Kavanaugh Hearing

On July 9th President Trump nominated Brett Kavanaugh to fill the Supreme Court seat left open by Justice Anthony M. Kennedy. Kavanaugh gave this statement at a press conference after the announcement, “I am deeply honored”. Kavanaugh became supported not only by President Trump but by other Republican senators as well.

A month after the nomination announcement, on September 27th sexual allegations against Kavanaugh came forth. In a detailed article by the Washington Post, Christine Blasey Ford, a Palo Alto University professor accused Kavanaugh of sexually assaulting her when they were teenagers. According to the Washington Post this assault happened at a party involving alcohol in the early 1980’s. In the article she states, “He was trying to attack me and remove my clothing.” Dr. Ford had sent a letter to California senator Dianne Feinstein about the sexual assault prior to the release of the article. That letter was later leaked, and Senator Feinstein got the federal investigative authorities involved in the matter. Kavanaugh responded to the allegations by stating, “I categorically and unequivocally deny this allegation. I did not do this back in high school or at any time.”

The allegations and White House statements left many assault victims in an uproar demanding that Mr. Kavanaugh be taken out of the supreme court nomination. The Supreme Court delayed the nomination process for a week before calling a court hearing on September 27th.

The televised court hearing took place at Capitol Hill in Washington, DC leading off with Dr. Ford. Ford had requested that she be kept in separate rooms and away from Kavanaugh throughout the hearing. Ford gave a descriptive testimony of her attack through a shaky voice and a composed posture, although she could not recall all the details of that night. She said she did not come out about the incident back then due to fear. Kavanaugh, who was eager to testify to clear his name, began with a teary speech affirming the senate of his reputation. He pulled out a calendar with detailed events of dates as far back as the early 1980’s. This court hearing was deemed as, “Sadly one of the most shameful chapters in the history of the United States Senate” by Republican of Texas, Senator Ted Cruz.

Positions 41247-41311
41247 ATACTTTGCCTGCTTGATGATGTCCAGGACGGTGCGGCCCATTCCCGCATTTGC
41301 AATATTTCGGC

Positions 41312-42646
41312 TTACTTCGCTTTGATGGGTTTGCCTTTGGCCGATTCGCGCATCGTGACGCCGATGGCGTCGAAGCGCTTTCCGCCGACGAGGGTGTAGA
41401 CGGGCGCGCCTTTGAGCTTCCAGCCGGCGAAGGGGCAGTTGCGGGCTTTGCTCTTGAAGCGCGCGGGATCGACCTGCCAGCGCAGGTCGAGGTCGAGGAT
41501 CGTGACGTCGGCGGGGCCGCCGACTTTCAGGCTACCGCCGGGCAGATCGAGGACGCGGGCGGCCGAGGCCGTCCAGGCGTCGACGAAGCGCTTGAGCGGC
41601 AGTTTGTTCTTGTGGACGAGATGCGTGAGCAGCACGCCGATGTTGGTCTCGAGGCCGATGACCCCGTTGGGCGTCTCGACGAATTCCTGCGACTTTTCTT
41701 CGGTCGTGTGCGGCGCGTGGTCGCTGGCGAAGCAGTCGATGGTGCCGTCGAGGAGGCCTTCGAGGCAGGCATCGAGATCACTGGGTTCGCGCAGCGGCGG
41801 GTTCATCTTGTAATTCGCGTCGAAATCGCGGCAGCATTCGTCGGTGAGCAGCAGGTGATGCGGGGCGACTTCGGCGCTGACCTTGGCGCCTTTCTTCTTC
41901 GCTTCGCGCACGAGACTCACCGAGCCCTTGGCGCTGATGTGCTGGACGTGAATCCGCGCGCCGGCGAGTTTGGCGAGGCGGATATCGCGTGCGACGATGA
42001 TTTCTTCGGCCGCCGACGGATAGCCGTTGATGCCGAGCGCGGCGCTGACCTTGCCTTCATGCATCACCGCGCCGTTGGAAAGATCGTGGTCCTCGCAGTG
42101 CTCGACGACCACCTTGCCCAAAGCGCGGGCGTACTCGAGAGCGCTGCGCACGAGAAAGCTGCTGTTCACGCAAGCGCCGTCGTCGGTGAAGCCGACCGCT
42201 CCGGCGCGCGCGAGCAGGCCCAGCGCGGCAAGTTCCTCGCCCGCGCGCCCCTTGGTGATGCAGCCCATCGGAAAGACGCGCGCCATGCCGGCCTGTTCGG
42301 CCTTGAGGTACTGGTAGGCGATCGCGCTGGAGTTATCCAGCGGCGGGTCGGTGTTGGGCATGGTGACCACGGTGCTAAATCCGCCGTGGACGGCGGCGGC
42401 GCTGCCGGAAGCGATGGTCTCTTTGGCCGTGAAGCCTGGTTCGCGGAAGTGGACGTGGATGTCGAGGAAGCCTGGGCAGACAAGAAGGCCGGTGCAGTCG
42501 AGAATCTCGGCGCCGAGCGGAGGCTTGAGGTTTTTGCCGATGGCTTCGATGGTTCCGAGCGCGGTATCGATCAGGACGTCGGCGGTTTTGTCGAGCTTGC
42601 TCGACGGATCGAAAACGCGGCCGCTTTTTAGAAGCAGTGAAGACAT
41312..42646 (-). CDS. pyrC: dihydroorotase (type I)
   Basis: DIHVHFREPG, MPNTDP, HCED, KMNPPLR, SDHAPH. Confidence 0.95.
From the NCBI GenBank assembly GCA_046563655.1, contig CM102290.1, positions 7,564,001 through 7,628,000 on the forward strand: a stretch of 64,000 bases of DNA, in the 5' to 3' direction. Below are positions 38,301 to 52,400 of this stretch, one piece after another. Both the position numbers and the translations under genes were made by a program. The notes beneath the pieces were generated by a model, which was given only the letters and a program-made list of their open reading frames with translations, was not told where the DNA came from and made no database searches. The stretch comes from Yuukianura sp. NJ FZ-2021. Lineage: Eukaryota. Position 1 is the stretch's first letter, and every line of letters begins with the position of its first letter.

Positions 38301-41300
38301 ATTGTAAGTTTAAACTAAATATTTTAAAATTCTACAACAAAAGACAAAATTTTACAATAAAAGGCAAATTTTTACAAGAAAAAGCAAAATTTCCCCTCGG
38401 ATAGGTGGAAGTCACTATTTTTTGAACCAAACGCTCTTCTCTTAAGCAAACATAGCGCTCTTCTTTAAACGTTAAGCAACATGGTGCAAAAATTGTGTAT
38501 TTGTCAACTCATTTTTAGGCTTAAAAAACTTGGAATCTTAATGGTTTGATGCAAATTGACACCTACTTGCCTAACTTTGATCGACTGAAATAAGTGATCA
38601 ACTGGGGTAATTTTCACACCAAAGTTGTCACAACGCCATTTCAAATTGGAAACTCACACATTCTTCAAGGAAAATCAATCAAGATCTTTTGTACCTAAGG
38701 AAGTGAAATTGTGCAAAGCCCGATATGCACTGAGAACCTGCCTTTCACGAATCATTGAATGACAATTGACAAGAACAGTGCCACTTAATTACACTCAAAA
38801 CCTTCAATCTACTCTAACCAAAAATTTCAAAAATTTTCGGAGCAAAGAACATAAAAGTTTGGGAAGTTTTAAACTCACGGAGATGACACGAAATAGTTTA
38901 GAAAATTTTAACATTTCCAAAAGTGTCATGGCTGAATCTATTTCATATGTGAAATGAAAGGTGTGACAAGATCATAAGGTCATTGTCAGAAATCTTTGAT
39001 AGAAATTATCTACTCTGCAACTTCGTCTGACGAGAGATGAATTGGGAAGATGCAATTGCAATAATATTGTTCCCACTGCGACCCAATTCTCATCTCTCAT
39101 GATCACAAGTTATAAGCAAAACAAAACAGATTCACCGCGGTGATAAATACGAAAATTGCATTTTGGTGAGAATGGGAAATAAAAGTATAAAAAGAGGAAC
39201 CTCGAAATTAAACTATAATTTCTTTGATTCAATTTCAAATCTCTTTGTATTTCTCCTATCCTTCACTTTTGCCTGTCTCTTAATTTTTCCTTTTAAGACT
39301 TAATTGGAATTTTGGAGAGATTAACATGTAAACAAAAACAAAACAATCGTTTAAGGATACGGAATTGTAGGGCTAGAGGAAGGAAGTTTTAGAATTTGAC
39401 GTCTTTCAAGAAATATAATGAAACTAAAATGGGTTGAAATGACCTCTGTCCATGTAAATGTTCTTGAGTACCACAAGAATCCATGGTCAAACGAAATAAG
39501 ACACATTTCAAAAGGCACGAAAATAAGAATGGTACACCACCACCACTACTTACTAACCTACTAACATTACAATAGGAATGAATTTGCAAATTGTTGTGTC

Prosecutor Rachel Mitchell released a memo on September 30th to all Republican senators stating, “"I do not think that a reasonable prosecutor would bring this case based on the evidence before the committee” this came after the hearing. President Trump ordered an F.B.I. investigation to be reopened on Kavanaugh’s background on October 5th. In the midst of the investigation, Sen. Susan Collins, a Republican from Maine and Sen. Joe Manchin III, a Democrat from West Virginia voted to support Kavanaugh the morning of October 5th despite the allegations.

On October 6th, Brett Kavanaugh was confirmed into the Supreme Court by a 50 to 48 senate vote. As Vice President Mike pence concluded the vote, one woman shouted, "“This is a stain on American history!” Protesters were being dragged out of the Senate's public galleries. According to the New York Times, "Washington had not seen such a brutal nomination fight" since the 1991 sexual assault allegations against Judge Clarence Thomas. President Trump, along with invited reporters watched the televised vote while aboard the Air Force one stating, "“He’s going to go down as a totally brilliant Supreme Court justice for many years.”